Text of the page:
The BCCI will not award contracts to any Chinese company in the future to build stadiums or other infrastructure, cricket board treasurer Arun Dhumal informed. Chinese communication company Vivo is the title sponsor of the Indian Premier League while Li-Ning is the apparel sponsor for the Indian Olympic Association, and both organisations refused to rule out the termination of these contracts anytime in the future.
Dhumal said the deal with Vivo will stay for now but the BCCI will not hesitate to terminate it in case the government asks them to do so.
“In the future, we will not give any contract to Chinese companies to build our (BCCI) infrastructure,” Dhumal told The Indian Express. This follows the flare-up on the Line of Actual Control (LAC) at Galwan valley that saw 20 Indian Armymen lose their lives fighting against the Chinese troops.
The BCCI treasurer said that Vivo’s IPL sponsorship needs to be seen in the right perspective. “We have to understand the difference between supporting Chinese companies and supporting the Chinese cause. We are taking money from a Chinese company, it’s not that we are giving money to a Chinese company.”
Vivo acquired the IPL title sponsorship for Rs 2,199 crore in 2018 in a five-year deal. Dhumal went on to explain, “42 per cent of the money goes to the Government of India as taxes. So in a way, we are helping the Indian cause. That money is being retained here and it is helping Indian cricket and part of the money that goes to the Government of India is helping the Indian cause.”
He added: “They (Chinese companies) sell their phones and collect money from Indian consumers, and if I don’t take that money, it will flow back to China. So, one needs to understand that.”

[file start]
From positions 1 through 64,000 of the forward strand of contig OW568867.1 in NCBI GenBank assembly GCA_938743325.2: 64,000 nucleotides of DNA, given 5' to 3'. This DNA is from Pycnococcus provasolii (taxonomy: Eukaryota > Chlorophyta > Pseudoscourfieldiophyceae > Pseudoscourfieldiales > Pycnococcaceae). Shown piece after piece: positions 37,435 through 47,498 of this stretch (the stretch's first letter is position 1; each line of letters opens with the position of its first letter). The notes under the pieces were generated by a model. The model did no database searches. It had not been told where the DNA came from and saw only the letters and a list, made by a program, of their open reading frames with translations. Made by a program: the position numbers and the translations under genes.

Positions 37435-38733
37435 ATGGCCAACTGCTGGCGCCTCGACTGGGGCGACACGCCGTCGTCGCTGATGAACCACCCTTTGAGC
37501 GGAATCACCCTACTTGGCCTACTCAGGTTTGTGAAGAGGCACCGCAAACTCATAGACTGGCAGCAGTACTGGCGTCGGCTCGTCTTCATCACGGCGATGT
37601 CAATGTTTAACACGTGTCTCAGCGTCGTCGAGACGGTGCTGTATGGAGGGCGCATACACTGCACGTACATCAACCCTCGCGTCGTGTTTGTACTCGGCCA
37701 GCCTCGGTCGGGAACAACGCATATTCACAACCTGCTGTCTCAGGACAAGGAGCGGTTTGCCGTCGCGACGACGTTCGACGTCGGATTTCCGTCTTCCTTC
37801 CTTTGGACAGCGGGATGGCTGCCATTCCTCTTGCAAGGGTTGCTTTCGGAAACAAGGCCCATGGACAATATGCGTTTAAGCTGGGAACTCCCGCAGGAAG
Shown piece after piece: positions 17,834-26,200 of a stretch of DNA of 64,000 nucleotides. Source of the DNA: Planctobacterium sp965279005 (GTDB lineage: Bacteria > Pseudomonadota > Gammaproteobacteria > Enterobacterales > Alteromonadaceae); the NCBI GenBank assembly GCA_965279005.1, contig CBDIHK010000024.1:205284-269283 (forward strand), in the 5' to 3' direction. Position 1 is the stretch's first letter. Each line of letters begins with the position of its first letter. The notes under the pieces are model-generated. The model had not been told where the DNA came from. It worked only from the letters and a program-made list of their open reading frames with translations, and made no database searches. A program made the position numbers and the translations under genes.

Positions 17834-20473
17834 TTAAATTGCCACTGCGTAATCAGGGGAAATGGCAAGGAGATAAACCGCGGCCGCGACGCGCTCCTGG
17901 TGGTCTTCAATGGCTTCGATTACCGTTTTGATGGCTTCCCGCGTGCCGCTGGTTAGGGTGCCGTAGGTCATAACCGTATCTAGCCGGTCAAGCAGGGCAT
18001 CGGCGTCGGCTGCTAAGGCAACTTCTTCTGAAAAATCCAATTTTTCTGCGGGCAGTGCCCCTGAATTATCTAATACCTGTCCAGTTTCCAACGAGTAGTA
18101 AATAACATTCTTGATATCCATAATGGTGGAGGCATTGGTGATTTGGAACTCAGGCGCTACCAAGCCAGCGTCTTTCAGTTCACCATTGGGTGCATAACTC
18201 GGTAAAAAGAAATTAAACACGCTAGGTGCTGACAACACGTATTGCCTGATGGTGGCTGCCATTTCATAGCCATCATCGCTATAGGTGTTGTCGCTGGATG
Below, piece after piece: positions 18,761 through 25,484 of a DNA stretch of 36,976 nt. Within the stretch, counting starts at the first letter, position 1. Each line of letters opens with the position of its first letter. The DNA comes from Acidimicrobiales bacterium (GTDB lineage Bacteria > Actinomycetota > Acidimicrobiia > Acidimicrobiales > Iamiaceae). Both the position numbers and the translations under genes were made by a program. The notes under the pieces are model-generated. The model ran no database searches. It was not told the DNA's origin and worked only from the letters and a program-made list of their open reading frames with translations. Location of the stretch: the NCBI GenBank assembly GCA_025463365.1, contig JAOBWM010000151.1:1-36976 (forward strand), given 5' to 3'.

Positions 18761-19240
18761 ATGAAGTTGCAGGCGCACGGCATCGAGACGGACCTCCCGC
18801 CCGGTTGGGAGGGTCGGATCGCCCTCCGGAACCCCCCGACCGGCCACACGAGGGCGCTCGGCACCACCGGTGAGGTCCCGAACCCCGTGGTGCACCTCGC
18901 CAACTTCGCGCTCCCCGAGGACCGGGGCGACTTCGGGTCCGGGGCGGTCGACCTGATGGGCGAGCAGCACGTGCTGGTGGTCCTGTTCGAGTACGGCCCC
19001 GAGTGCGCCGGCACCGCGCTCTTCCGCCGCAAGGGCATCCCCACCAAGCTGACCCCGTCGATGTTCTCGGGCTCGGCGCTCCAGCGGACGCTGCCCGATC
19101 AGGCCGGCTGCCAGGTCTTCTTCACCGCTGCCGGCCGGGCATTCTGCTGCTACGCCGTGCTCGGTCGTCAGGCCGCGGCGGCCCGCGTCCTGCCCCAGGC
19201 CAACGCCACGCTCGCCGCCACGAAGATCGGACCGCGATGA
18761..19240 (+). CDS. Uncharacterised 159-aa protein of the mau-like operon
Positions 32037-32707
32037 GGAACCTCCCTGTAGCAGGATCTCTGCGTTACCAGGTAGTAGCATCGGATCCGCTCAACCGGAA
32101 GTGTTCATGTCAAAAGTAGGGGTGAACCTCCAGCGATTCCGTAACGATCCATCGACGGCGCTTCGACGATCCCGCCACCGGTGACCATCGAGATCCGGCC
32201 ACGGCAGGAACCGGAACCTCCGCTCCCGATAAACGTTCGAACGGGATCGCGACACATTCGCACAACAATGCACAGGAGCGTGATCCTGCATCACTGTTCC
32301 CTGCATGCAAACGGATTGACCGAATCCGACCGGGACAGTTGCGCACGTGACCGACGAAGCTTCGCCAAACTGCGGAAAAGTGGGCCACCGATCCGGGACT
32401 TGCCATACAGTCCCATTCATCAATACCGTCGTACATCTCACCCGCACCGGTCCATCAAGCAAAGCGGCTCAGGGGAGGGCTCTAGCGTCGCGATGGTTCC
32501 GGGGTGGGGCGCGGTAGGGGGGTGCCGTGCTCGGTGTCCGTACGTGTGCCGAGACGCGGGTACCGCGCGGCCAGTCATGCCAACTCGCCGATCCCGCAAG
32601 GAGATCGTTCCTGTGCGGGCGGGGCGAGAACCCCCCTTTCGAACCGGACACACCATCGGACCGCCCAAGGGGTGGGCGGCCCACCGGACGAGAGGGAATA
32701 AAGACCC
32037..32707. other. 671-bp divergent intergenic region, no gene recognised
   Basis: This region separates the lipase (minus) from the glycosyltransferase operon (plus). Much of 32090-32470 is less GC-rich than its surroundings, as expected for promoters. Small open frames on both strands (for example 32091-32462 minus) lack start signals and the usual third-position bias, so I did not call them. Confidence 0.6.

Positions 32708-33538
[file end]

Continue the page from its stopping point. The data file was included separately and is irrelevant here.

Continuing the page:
The BCCI hasn’t discussed the Vivo sponsorship issue as yet, but it will not hesitate to terminate the contract if there’s a government advice or order with regards to dissociating with Chinese companies as sponsors.
“There’s no two ways about it, in case the government decides to ban Chinese products and companies, we (BCCI) will be happy to follow that,” Dhumal said. He also said the BCCI would “keep public sentiment in mind” in the future when the contract cycle ends. And the BCCI treasurer fully supports the public sentiment. “As an Indian, I’m all for it to teach them (China) a lesson and hit them at places where it hurts them very badly. Be it economic or not buying their products…”
Meanwhile, IOA secretary general Rajeev Mehta said they will not hesitate to cut ties with Li Ning if needed. However, he said a decision in this regard can be taken only by the executive board.
“We will see how the current scenario evolves. If we reach a point where it becomes a matter of the country’s pride, then I am confident the IOA executive board will choose country ahead of the sponsors,” Mehta said. “We have an existing contract with a Chinese firm for the Indian contingent’s kit. That deal is till the Tokyo Olympics. Right now, we are not reconsidering any deal but if the situation changes, we will take a call over what needs to be done.”
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